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Sunday, Nov. 23, 2014

Speakout 11/29

Friday, November 29, 2002

This is in response to "Check before you buy." Maybe you should take your own advice. As owner of the business, I am certain you were informed of the damage to the vehicle before you purchased it. I am also certain no one forced you to buy this vehicle. You also signed an "as is" statement before you purchased this vehicle. Get your facts straight before you run your mouth about a business or person. For your information, we have very few flood salvaged vehicles on the lot, so I'm sure there were many other vehicles to choose from either from our lot or from many other used car lots in town. If you feel that you have a legitimate concern, please contact me or come by. I will be happy to address your concern. By the way, when you buy an auto from a discount auto store for less than premium price, you can't complain about a small flaw in the item. It's people like you who make it hard to run a small business in Sikeston. You have a small problem and you think everyone in the world owes you everything. All cars break down. Why do you think the new car dealers have a service department? By the way, most every dealer, whether new or used, has or has had a prior sales vehicle on their lot for sale. If the big dealer owns it, it's worth a lot of money. If you own it, it's worthless. It's called business. Don't blame me for your bad decisions.


This is to the "Check before you buy" person. If you knew the car was water-damaged before you bought it, then why did you buy it? I also bought a water-damaged car and it runs fine. I don't know if you're talking about the same place where I bought mine, but just because a car has had water damage doesn't hurt a car. You buy "as is." After all, it's not a new car. Sounds to me like you're angry at this person and want to get back at them. I'm satisfied with my water-damaged car.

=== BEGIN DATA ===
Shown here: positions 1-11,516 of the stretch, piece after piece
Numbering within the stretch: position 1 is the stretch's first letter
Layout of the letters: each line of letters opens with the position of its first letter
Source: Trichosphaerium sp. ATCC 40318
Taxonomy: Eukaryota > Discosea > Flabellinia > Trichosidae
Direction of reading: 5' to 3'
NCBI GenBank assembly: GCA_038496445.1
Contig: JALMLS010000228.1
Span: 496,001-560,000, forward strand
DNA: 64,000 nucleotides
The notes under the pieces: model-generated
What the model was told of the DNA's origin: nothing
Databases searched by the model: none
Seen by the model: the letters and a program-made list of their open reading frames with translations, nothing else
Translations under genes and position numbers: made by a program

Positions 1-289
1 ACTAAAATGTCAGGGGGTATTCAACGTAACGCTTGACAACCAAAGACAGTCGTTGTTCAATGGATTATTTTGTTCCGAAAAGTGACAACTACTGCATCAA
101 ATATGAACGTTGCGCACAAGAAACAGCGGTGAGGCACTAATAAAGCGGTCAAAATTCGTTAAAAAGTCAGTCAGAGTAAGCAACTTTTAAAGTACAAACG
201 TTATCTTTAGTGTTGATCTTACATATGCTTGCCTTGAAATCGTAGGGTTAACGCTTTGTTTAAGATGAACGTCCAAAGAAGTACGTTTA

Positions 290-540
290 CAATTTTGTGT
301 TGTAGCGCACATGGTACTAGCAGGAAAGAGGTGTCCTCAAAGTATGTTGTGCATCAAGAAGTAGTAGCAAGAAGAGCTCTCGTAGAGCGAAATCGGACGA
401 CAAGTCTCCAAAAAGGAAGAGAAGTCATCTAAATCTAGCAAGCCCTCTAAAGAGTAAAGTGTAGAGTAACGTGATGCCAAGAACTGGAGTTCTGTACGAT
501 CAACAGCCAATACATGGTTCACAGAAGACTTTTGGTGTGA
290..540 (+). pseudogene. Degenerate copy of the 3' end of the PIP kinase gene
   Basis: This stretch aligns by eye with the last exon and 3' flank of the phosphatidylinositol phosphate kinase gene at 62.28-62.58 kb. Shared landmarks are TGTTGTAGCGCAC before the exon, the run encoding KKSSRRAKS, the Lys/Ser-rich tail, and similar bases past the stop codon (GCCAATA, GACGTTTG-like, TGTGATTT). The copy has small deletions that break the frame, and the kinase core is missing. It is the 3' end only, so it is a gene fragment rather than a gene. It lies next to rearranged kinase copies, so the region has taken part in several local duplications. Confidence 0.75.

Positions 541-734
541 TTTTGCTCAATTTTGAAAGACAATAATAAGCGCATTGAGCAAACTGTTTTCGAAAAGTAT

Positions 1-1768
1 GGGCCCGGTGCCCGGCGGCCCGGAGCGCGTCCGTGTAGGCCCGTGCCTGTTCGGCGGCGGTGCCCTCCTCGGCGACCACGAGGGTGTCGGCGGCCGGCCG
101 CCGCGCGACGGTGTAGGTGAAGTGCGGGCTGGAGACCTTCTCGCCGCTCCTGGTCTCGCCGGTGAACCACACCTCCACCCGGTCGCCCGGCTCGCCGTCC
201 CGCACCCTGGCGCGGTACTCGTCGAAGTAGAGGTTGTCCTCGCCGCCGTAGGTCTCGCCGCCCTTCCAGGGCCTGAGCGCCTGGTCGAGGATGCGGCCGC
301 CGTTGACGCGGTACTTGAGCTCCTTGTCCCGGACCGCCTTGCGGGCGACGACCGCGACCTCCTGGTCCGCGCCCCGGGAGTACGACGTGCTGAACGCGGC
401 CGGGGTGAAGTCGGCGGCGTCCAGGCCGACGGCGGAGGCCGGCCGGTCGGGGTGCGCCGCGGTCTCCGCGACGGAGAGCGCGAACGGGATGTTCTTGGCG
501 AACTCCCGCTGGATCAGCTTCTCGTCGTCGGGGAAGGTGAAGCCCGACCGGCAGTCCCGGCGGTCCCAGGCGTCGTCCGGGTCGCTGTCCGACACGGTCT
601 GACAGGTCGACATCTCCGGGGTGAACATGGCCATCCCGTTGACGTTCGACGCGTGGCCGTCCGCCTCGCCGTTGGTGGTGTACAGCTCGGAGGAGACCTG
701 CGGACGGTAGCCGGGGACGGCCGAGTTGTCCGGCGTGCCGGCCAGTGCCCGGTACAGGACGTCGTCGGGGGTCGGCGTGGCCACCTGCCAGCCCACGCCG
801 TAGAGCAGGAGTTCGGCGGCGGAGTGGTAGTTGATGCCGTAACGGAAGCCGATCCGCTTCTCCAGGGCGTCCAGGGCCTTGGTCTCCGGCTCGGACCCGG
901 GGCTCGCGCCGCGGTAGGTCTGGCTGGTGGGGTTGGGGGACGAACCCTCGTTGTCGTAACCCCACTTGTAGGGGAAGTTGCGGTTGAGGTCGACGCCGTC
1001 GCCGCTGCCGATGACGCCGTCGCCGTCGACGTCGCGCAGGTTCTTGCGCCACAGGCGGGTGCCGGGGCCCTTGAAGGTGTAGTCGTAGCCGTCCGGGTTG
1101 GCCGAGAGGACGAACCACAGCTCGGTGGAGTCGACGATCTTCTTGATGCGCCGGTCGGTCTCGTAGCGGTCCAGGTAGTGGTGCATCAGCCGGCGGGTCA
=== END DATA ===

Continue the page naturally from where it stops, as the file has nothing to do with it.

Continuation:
I'm calling about raking your leaves and having the city pick them up, which I sincerely appreciate. I live on the west side and everybody has raked their leaves except some of the white families. I don't understand that. The black people are often criticized about not picking up and keeping things up and not caring. If you live on the west side, you should support the west side or move.

Mike, your Christmas Campaign stinks. You said you are accepting referrals from the police department. What about the people who don't have a criminal record, or the single mothers who are working and raising their children but are not listed with Family Services? How are the police department and homeless shelter going to know these other children are in need, too? The way you have it, only a select few kids will be chosen. I could use help for my utilities and my kid. You should see how families in other towns are helped by their communities and take their lead. The Salvation Army, Toys for Tots, Angel Program and on and on. Several of the families that you will help this year are the very same ones who have been receiving baskets for years. Several of these women keep having babies, are on food stamps and welfare and some of them have boyfriends who could help. I don't have any help. They continue to drink and smoke and party. You should open your eyes and your hearts more because the west end isn't the only ones who need help.

By any definition, the Community Christmas program does not stink. Call us to volunteer and we'll prove it to you. But then again, we have nothing to prove to anyone. Let's get something straight. A number of agencies, social organizations, churches and individuals refer eligible families to our Christmas Campaign. Among the most prominent to refer are the schools. We try to be fairly selective but yes, indeed, some families seem to need assistance year after year after year. In the past we have conducted sign-up days. Two problems. First, we were overwhelmed with literally thousands of people applying. Second, we have no legal standing to call and verify income. We just had to take their word. Sometimes they lied. So now, we seek agencies who deal with families in need. We believe they know better than we do on which families have limited means and a limited support network. And finally, in recent years we have begun allocating 25 percent of the baskets for the elderly. Now, if there is anything else you want to know about the program, give me a call personally and I'll answer. Our books are open if you'd like to look. Other than that, Merry Christmas.